DTN Progressive Farmer

Chris Clayton

July 1, 2015


The U.S. Agriculture Coalition for Cuba praised the announcement Wednesday by President Barack Obama that the U.S. and Cuba will officially re-establish diplomatic relations on July 20 with the re-opening of respective embassies.


The Obama administration has changed policies to make it easier to do business in Cuba, but some changes, such as loosening travel restrictions or credit for trade, require Congress to pass legislation. That will be difficult because GOP presidential candidates in general oppose making any changes in relations between the two countries.


Agricultural groups see opportunities to boost exports to the island country of about 11 million people as the U.S. and Cuba work to formally end a 54-year-old embargo.


Devry Boughner Vorwerk, chair of the U.S. Agriculture Coalition for Cuba (USACC) made the following statement this morning on the announcement that the United States and Cuba will open embassies in Washington and Havana:


“Farmers, ranchers and agribusinesses across the nation welcome this continued progress toward normalized relations with Cuba," said Devry Boughner Vorwerk, a Cargill executive who chairs the ag coalition. "Not only are embassies critical to strengthening commercial ties – affording diplomatic status suggests a willingness to engage constructively on many important matters. We’re hopeful today’s announcement will ultimately lead to an end to the embargo and increased economic opportunity for agriculture in both our nations. USACC will continue our work with members of Congress from both sides of the aisle who have expressed support for ending the embargo.”


Cuba exports about 80% of its food. USDA reports Cuba imported $415 million in agricultural products from the U.S. in 2013, but that number fell to $300 million last year. In a report released last week, USDA's Foreign Agricultural Service stated meat and poultry products make up about half of all U.S. exports to Cuba; soybeans and soybean meal account for 35% of exports. Corn takes up another 9% and all other ag exports account for 7%.


The U.S. market share in Cuba has fallen since peaking in 2008. The FAS report highlighted that U.S. ag exports to Cuba have substantial room for growth.…


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5. Meat and dairy to eclipse biofuel in agriculture demand


Gus Trompiz

July 1, 2015


Changing diets in emerging countries will boost global demand for meat and dairy products in the next 10 years, shifting grain supply towards livestock feed as use of crop-based biofuel is curbed by lower oil prices, the FAO and OECD said.


In their annual Agricultural Outlook report released on Wednesday, the United Nations Food and Agriculture Organization and the Organisation for Economic Cooperation and Development confirmed a broad trend set out last year of moderate food prices due to production gains and less vigorous demand.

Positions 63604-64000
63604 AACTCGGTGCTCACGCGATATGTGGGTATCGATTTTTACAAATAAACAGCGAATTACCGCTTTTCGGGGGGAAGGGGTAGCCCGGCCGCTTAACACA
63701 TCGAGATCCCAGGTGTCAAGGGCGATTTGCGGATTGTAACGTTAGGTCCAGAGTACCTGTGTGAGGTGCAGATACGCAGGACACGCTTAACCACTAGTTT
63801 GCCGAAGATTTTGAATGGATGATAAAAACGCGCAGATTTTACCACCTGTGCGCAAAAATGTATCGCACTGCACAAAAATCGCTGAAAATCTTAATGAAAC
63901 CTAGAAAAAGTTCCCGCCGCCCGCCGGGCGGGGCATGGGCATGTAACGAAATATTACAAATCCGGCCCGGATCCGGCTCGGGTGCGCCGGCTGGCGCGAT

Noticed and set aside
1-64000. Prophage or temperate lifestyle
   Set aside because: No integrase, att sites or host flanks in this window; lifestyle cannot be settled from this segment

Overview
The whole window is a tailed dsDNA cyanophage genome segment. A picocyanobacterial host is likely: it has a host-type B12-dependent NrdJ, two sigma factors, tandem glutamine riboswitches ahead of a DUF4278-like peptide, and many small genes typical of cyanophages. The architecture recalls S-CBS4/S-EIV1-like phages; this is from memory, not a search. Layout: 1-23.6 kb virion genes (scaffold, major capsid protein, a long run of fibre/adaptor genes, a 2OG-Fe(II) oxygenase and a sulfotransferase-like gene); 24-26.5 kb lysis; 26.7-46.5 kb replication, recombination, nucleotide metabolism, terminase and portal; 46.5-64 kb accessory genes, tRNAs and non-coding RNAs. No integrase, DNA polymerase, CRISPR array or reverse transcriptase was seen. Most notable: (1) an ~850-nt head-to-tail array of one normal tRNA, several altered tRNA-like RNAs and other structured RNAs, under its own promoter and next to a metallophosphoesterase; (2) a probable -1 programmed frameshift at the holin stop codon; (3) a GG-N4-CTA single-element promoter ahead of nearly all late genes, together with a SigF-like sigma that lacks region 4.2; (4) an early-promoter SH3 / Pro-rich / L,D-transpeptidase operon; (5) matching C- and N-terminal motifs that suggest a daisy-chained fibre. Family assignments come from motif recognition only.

Prices of all major agricultural products are set to decline in real terms over 2015-2024, although they will remain above levels seen before a surge in 2007-2008 that heralded a period of high volatility, the institutions said.


Within the overall picture of more restrained markets, partly due to tepid economic growth, a dietary shift towards animal protein would be a major feature.


"We see consumption of staples reaching saturation in many countries including many emerging economies," Jonathan Brooks, an economist at the OECD's trade and agriculture directorate and one of the report's authors, told a news conference.


"At the same time we see meat and dairy demand increasing relative to demand for crops, and that will push up meat and dairy prices relative to crop prices."




Animal protein consumption would in turn boost use of grains and oilseeds for livestock feed.


Animal feed demand would account for 70 percent of growth in world consumption of coarse grains - mainly corn (maize) - in the next 10 years, double its share in the previous decade when it lagged the near 40 percent contribution of biofuels, the report said.


Biofuel demand would be capped by lower oil prices, which have made it unprofitable, and ceilings in government blending targets, with the notable exception of Brazil which is supporting further use of ethanol made with sugar cane.


The FAO and OECD, among critics of subsidised biofuel schemes blamed for contributing to tensions in food supply and prices, said technology was now available to use various plants, which could offer a more sustainable outlet for farmers.


South America and Brazil in particular would benefit from rising demand for protein products, given their potential to raise output of meat and soybeans for livestock meal.


Brazil, already the world's second-largest largest agricultural exporter after the United States, was expected to be the biggest supplier of additional global demand, the FAO and OECD said.


Overall exports will remain dominated by a small group of countries, the report said, noting that a Russian embargo on Western food products had altered some flows by generating more South American shipments to Russia and more EU and U.S. exports to Asia.